Seems the only acceptable protagonist is a klutzy geek - if one takes the condemnation to the extreme.

"As long as it is a good story"
Exactly, Steve.

Ric said...

Non-writing beta readers ALWAYS look for the author/friend/writer to put himself into the story.

It is nearly impossible for that first/second/third attempt to not include a few "this is how I would have done it if given a second chance" moments. Which makes Mary Sue the champion we all know we could be.

I can see the criticism - in many cases, clearly indicated.

And don't we all view ourselves as that superman?

Rick said...

Dumas is supposed to have said that D'Artagnan was the man he wished to be, which is pretty much the definition of a Mary Sue. We should do half so well in creating a character!

Anyway, isn't the whole point of Romance AKA "the genres" the reader's wish fulfillment? The only test is the good old willing suspension of disbelief.

Bailey Stewart said...

My heroine has flaws, just like I do.

I know in romances a lot of readers put themselves in the place of the heroine - so they would want to be beautiful, flawless, intelligent, etc.

Charles Gramlich said...

I remember being irritated in the same way when critics said that the only readers of heroic fantasy characters such as Conan were pimply faced adolescent males with power fantasies. Perhaps some are, but not everyone has to enjoy a piece of literature for the same reasons.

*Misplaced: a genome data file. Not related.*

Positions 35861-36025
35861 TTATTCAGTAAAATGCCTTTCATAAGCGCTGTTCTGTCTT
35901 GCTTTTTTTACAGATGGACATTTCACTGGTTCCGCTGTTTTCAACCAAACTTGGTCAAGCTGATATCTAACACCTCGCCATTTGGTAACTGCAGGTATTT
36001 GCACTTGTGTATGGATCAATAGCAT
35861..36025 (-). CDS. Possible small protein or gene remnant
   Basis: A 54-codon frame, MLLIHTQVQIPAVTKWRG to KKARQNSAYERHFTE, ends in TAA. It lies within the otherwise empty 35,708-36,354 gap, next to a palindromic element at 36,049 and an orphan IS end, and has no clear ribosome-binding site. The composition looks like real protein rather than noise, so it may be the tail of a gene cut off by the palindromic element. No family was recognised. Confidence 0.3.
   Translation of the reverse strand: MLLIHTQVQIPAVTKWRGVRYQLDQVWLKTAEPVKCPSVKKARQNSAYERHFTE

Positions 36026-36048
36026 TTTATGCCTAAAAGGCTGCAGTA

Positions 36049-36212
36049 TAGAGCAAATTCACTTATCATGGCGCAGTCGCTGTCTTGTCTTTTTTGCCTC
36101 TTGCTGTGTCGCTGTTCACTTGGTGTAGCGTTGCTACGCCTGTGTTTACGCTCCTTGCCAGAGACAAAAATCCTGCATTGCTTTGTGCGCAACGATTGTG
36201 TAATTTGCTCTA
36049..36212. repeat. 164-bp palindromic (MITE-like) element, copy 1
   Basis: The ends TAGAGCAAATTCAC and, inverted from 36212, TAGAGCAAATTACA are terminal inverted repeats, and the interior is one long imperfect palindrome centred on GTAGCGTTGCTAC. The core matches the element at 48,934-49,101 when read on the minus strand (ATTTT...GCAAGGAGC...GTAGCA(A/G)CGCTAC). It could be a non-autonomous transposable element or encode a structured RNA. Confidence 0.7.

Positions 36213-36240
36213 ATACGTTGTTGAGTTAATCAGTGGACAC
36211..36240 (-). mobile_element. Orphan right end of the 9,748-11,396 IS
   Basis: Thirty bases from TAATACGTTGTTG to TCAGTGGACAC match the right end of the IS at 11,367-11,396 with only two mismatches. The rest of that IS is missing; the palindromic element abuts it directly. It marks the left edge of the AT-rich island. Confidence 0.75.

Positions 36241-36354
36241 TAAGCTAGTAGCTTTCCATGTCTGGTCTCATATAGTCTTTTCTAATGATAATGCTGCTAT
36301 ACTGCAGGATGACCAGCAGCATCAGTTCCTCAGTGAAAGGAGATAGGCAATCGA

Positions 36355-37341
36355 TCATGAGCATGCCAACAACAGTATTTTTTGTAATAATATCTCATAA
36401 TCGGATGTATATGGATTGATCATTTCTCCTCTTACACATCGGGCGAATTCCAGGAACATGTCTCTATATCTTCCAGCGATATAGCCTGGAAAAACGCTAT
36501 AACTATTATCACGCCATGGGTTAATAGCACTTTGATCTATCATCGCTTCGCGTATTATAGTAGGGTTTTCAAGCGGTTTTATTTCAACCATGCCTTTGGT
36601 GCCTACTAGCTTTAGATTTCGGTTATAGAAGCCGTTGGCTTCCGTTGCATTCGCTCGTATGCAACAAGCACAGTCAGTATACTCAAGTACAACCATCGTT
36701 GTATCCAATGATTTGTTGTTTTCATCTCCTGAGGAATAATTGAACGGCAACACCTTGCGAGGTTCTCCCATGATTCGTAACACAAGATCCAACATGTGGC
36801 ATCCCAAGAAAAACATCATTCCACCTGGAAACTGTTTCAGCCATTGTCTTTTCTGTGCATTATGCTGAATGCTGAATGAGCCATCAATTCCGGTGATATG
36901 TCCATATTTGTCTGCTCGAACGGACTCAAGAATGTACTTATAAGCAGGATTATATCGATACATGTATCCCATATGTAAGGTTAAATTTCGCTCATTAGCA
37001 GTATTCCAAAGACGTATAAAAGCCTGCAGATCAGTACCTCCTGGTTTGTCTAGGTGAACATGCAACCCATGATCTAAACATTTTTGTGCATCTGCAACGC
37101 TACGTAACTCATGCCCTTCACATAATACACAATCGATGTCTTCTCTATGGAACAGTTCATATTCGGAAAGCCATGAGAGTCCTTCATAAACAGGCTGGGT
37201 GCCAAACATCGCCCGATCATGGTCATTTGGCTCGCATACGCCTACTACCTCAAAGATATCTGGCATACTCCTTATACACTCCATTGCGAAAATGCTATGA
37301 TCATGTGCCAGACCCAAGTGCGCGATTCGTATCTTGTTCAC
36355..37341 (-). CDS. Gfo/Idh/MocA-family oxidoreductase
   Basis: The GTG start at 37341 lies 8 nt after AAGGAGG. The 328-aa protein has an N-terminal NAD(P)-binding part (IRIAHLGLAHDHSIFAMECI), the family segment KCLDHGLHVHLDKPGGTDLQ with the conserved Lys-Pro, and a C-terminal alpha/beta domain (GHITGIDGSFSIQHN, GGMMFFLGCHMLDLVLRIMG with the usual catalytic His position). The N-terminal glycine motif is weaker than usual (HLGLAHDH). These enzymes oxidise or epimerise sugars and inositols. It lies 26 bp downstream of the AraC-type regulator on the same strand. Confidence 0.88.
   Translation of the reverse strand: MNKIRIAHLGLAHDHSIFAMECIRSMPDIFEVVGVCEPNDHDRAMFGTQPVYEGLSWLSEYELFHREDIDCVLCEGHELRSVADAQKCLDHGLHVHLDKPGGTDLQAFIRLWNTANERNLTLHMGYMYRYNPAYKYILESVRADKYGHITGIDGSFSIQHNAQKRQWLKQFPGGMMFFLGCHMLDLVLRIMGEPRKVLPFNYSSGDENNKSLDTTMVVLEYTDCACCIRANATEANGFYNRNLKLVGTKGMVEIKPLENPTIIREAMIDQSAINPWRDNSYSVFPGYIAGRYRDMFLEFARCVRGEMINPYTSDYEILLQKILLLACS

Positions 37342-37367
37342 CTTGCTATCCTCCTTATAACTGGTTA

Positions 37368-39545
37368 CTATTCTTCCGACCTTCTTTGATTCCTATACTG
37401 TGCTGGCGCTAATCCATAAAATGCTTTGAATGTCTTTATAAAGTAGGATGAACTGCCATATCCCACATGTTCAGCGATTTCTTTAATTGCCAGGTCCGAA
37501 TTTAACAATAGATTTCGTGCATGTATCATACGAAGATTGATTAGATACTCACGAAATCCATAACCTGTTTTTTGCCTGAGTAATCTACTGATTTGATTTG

bunnygirl said...

The problem isn't that a character can't or shouldn't be attractive, talented, or whatever. A Mary Sue, IMO, is one who is excessively so, for no credible reason.

Sherlock Holmes and Hercule Poirot are brilliant, but that doesn't make them Gary Stu characters.

The real issue is whether or not all the good stuff adds up to a cliche or flat character. If you've dumped every trait you wish you had into a character, she's probably a Mary Sue. But merely having green eyes, talent, beauty and a favorite cat isn't going to do it.

A Mary Sue is more than just the trappings, it's something that goes deep to the (absent) soul of the character.

Gabriele C. said...

Lol, I'm a 45 year old woman and enjoy the Conan stories. :)

Larger than life is ok for a hero(ine) in certain genres, as long as they don't win every fight.

Jaye Wells said...

Maybe this argument could be turned around on the critics. Perhaps they themselves are the fugly ones, whose only joy in life is criticizing others to make themselves feel better.

Bernita said...

"Non-writing beta readers ALWAYS look for the author/friend/writer to put himself into the story"
Some writers deliberately encourage that, Ric.